TOP FIVE MYTHS UPON WHICH THE KOZA SCHEME IS BASED
Myth 1. The Koza scheme is constitutionally sound.
Facts: The Art I, Section 10(3), specifically forbids any from entering “into any agreement or compact with another state” without the consent of Congress. Although the Supreme Court has upheld narrowly drawn agreements resolving actual disputes between states, such as over water rights, etc., it has NEVER upheld any scheme, compact, or agreement or conspiracy between the states which would reformulate federalism, the structure of the federal government, or the constitutional process for electing a president.
MYTH 2. In the case of a presidential election in which the popular vote is very close and a recount were demanded, there is a way that a Koza state could force a non-Koza state to conduct a recount, even if such a recount were contrary to the law in the non-Koza state.
FACTS: There exists no provision in the U.S. Constitution whereby one state can force another state to violate its own election laws or to otherwise enforce any agreement, compact, or conspiracy.
MYTH 3: Under a Koza scheme, presidential campaigns would be more likely to campaign in under populated states.
FACTS: Under the Electoral College, candidates have an incentive to visit small states since, as in 2000, even the smallest states have electoral votes which can determine the winner in an election. Under the Koza scheme, the incentive would be to campaign only in the areas of the greatest concentration of population in order to win the most popular votes.
MYTH 4: Elections in which the popular vote is close occus on average only once in “362” years, so there need be no concern about recounts would be conducted under Koza (which has no provision at all for a nationwide recount). In 1960, Kennedy “won” the popular vote by 118,000 votes.
FACTS: Kennedy’s popular vote margin was reported by the media based on counting all of the popular votes cast in Alabama for both unpledged electors and electors pledged in to Byrd. According to the Congressional Quarterly, however, only five elevenths of the popular votes cast for Democratic electors in Alabama should have been allocated to Kennedy. Under the CQ tally, Nixon won the national popular vote by a handful of popular votes. `As Pierce and Longley’s massive study of American elections observed: “It is impossible to determine what Kennedy’s voter plurality—if it existed at all—really was.”(Emphasis added).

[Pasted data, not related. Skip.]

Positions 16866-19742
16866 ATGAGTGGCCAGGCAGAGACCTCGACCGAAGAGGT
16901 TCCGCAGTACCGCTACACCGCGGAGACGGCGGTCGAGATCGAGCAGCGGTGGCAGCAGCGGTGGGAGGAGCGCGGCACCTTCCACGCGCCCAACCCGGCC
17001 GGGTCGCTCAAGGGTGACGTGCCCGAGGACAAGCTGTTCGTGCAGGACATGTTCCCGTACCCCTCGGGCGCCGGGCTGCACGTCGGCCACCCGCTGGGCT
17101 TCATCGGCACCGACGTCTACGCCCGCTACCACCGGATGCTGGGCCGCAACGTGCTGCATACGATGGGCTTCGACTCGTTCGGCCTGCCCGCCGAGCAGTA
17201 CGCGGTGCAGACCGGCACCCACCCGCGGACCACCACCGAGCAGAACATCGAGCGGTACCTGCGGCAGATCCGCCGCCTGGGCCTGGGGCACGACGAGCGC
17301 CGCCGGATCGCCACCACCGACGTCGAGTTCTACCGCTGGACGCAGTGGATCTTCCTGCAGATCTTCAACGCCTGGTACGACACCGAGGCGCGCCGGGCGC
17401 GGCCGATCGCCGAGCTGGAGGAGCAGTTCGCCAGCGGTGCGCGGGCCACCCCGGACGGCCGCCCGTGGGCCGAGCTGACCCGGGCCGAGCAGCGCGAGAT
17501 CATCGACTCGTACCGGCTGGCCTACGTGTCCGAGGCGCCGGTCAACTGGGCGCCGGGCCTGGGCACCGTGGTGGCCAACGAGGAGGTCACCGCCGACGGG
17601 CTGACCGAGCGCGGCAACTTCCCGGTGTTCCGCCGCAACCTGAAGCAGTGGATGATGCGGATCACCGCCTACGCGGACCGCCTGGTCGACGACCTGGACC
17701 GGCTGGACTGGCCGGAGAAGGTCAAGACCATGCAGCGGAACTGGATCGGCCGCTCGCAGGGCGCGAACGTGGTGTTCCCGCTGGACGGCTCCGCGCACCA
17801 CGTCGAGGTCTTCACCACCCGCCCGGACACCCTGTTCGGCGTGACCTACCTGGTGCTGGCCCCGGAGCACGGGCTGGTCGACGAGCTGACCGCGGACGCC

MYTH 5: Under the Electoral College, the “wrong winner” was elected 7% of the time. (“Wrong” being defined as a candidate who won the electoral vote, but not the popular vote).
FACTS: In any parliamentary or Republican democracy, it is possible that the popular vote does not tally precisely with the parliamentary or electoral vote. In 1974 in England, for example, Labor lost the popular vote but gained three more seats in parliament and was able to form the government. Was the labor election “wrong”? A much better example of a “wrong” winner would be in countries such as Russian and Mexico, where the proliferation of parties results in run-off elections between minority candidates who are opposed by the vast majority of the people.
The only elections in which the popular vote did not match the electoral vote were in 1888 and 2000. (The election of 1876 was decided by a “bi-partisan electoral commission” compromise without regard to either the electoral or the popular vote). (Perhaps the Koza myth makers are counting the election of 1960, though this seems unlikely given that they have chosen to adopt the media’s tally of popular votes instead of the tally conducted by the Congressional Quarterly.)